There's been condemnation from civil society of another series of mass arrests of West Papuans by Indonesian police.
Two organisations concerned with human rights, the UK-based TAPOL and US-based East Timor and Indonesia Action Network, say the arrests contradict claims by Indonesia at the United Nations.
In late September West Papuans were arrested in Jayapura after demonstrating support for the United Liberation Movement of West Papua.
They were also demonstrating support for Vanuatu's move to speak at the UN General Assembly about human rights abuses in Papua.
Vanuatu's prime minister Charlot Salwai also spoke about Papuans' right to a legitimate self-determination process. Additionally, at least two other Pacific Islands leaders told the UN of their concern about the rights situation in Papua.
This was met with condemnation by Indonesian officials in their right of reply who denied there were "frequent and systematic human rights violations" in West Papua.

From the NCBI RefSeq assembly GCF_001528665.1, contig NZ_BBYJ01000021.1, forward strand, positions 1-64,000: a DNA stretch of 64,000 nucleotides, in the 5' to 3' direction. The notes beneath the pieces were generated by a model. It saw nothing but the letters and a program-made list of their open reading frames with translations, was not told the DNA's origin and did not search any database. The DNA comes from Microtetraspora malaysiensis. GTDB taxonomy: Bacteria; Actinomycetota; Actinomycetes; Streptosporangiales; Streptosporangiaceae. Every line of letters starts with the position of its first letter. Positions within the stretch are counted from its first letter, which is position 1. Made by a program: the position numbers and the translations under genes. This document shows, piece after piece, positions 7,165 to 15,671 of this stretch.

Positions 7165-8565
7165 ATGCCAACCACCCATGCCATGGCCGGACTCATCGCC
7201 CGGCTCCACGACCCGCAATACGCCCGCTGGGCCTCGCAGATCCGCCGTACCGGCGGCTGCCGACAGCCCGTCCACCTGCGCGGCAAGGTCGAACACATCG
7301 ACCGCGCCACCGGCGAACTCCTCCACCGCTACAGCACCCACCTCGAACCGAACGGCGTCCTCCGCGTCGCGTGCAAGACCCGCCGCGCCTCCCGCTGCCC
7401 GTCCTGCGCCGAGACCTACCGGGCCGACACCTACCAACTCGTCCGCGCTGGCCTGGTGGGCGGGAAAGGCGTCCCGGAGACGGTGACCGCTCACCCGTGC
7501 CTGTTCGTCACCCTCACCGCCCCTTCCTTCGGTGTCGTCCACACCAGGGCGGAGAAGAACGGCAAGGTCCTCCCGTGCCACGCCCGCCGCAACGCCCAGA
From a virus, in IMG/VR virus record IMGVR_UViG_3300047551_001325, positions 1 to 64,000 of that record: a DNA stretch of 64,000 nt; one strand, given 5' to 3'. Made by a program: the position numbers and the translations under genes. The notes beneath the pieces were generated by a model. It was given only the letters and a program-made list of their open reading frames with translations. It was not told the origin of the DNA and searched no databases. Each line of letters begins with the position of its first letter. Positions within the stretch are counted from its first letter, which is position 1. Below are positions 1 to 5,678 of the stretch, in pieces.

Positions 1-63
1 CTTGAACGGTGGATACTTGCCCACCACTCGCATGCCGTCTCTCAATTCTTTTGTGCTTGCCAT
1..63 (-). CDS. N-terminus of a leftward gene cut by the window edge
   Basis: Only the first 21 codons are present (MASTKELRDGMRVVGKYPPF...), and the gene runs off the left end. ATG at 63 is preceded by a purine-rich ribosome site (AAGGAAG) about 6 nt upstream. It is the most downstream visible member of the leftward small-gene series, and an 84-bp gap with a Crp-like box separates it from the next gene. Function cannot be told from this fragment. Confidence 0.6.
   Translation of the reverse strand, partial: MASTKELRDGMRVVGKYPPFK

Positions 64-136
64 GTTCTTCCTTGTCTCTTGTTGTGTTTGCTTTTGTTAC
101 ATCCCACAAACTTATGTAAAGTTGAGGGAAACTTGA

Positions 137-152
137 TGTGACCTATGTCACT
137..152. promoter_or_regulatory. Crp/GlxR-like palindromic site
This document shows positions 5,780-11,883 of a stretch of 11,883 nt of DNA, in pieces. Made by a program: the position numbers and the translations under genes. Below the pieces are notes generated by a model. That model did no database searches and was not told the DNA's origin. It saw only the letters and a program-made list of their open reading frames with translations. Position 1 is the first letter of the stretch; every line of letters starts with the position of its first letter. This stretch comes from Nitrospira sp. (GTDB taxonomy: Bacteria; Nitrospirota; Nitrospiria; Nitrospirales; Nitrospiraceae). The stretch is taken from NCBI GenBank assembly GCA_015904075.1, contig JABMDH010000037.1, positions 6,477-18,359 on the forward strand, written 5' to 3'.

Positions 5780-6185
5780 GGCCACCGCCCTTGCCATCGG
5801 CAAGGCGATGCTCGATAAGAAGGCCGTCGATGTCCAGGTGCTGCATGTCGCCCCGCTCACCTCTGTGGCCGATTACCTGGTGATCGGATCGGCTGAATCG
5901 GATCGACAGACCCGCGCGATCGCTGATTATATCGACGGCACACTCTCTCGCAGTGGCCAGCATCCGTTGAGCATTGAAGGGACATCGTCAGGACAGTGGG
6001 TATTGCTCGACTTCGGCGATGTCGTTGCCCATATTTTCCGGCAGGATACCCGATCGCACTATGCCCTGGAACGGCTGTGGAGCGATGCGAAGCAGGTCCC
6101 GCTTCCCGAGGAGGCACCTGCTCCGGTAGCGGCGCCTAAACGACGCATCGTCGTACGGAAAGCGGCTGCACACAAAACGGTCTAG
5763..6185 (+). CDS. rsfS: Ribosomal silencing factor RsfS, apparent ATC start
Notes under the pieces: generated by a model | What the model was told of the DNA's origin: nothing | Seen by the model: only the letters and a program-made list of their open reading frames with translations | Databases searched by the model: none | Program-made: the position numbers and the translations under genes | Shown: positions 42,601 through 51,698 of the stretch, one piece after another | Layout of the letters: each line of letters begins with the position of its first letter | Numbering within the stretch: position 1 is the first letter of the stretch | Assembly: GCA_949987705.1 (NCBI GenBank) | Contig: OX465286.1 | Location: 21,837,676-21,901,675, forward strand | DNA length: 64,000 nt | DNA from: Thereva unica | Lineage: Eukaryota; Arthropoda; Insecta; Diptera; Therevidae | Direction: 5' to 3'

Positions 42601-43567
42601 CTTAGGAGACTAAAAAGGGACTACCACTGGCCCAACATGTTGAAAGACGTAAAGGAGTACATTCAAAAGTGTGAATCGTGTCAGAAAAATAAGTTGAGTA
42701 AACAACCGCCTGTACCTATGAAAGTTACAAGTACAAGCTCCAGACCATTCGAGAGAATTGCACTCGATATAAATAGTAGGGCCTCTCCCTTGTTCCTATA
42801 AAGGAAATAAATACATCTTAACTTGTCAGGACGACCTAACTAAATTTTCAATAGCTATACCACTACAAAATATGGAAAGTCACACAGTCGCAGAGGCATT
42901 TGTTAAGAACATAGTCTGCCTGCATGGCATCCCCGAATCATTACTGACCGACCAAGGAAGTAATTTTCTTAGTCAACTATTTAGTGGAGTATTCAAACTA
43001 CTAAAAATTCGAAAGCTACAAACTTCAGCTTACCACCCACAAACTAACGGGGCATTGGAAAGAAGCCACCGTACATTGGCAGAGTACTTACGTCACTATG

But the NGOs said systematic violations, including mass arrests of peaceful protestors, continue unabated in West Papua.
Two years ago, the UN Committee on the Elimination of Racial Discrimination warned Indonesia about a problematic trend of unlawful mass arrests of peaceful protesters. In that year alone, 5,361 arrests of West Papuan peaceful protesters were recorded.
Tapol and the East Timor and Indonesia Action Network say "no other group has suffered such treatment at the hands of the Indonesian state" as West Papuans.
They say a total of 221 West Papuans were arrested last month in relation to demonstrations advocating for self-determination.
The NGOs say there were several cases of the detainees being tortured, including one man who the Association of Human Rights Lawyers for Papua was tortured by air force members.
Meanwhile, Amnesty International has urged Indonesian authorities to conduct prompt and independent investigations into allegations of torture leading to the death of a Papuan in custody in Merauke District last month.
Indonesian police were unavailable for comment, but have said that citizens who demonstrate with a permit face arrest. Additionally, Indonesia's military chiefs have often spoken of crushing anyone expressing so-called 'separatist' intent.
Meanwhile, in addition to the arrests in Papua last month, an additional 39 Papuans were detained in Malang, East Java at the weekend for demonstrating in support of self-determination.
The NGOs add that there have been racially motivated attacks against West Papuan student dormitories in Indonesian cities of Surabaya, Yogyakarta and Malang, as well as assaults by security forces in Manado and Tomohon.